Ginger is a flowering plant of which the large underground stems or rhizomes are used grated or once dried, ground as a powder in numerous style of cooking and cuisines.
Tandoori masala is a mixture of spices traditionally used in Punjabi cooking, particularly with food cooked in a Tandoor oven. It is most famously used in Tandoori chicken, chicken tikka, and butter chicken.
Kaffir lime leaves are often used in Thai, Indonesian, Indian and Malaysian recipes to give a unique citrus flavour.
Galangal is a root commonly used in Asian cooking that looks similar to ginger, with a thinner skin. While Galangal looks very similar to ginger, it gives a distinct pepper and citrus flavour to Thai, Malaysian and Indonesian dishes.
Today’s commercial manufactured gelatine is often made from pork bones so be careful of any dietary restrictions. As home cooks the most commonly available form of gelatine is sachets of dried powder or granules. Leaf gelatine is used by most commercial chefs because it generally results in a smooth, clearer consistency and comes in three quality grades bronze, silver, and gold.
Worcestershire Sauce is a fermented liquid condiment created in 1837 by two English chemists. It is used in lots of home cooking, burgers, soups, stews and casseroles, principally because of its savoury flavours and as a source of umami. Specifically, Worcestershire Sauce is a principal ingredient in Welsh Rarebit, Caesar Dressing, and the Bloody Mary Cocktail.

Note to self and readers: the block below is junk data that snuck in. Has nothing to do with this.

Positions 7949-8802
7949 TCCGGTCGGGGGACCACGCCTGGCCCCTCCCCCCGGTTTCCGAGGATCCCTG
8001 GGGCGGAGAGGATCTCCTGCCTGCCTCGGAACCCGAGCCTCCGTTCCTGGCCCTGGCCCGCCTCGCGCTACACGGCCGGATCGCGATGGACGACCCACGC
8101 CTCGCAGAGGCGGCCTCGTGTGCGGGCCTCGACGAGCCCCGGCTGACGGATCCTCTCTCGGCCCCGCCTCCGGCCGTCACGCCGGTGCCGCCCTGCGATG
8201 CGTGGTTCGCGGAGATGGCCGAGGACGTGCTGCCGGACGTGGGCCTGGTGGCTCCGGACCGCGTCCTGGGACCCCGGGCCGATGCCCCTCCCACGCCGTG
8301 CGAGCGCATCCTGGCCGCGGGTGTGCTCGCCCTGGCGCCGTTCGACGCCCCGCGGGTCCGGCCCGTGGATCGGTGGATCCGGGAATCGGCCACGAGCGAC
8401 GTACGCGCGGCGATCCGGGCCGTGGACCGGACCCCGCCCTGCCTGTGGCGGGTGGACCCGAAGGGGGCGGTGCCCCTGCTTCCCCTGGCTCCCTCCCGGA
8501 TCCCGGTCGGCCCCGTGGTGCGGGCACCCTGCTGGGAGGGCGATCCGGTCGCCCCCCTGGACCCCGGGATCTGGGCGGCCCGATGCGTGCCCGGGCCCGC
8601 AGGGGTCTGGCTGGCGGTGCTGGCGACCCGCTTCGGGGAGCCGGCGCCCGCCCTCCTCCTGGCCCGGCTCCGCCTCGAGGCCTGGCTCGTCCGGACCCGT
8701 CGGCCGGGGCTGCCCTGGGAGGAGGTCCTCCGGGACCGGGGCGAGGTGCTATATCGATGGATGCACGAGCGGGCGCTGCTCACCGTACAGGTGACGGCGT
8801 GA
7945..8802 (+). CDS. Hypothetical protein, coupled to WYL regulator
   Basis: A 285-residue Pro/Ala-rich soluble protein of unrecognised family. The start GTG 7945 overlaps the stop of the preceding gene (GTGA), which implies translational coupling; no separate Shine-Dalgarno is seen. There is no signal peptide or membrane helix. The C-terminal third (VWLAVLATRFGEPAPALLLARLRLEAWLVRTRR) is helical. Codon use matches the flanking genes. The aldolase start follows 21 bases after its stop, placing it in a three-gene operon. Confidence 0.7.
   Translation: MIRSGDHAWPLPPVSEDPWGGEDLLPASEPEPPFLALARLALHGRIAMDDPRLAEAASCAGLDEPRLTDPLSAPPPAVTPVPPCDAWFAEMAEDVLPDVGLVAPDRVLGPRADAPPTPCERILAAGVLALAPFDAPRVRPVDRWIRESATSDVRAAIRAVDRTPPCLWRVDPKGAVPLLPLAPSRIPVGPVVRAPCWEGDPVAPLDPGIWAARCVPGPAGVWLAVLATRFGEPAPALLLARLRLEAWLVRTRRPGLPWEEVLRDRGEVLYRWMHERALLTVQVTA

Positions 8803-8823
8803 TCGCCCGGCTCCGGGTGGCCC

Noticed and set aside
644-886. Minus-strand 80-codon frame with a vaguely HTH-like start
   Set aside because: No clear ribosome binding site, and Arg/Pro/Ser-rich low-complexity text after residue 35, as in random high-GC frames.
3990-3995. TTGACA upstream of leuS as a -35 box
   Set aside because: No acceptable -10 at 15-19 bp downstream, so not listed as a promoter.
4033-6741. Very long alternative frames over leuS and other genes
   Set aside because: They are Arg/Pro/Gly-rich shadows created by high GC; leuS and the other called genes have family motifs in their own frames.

Cloves are a spice that come from the flower buds of a tree originally from Indonesia and are a common ingredient in savoury and sweet recipes in Asian, African and Middle Eastern cuisines.
Star anise is instantly recognisable as the star-shaped spice which is used in many Chinese, Vietnamese, Indonesian and Indian dishes.
Putting meat into a salt-water solution or brine is an age-old method of preserving and flavouring food. Feta and halloumi cheeses are both aged in brine for flavour, and pork is cured in brine to make bacon and ham where the salt inhibits bacterial spoiling and flavours the meat.
Garlic is one of the most popular aromatics used almost worldwide because of the flavour adds to dishes. Raw garlic has a very pungent, hot taste that mellows and becomes sweeter when cooked. Roasting garlic gives it a lovely delicate, nutty flavour.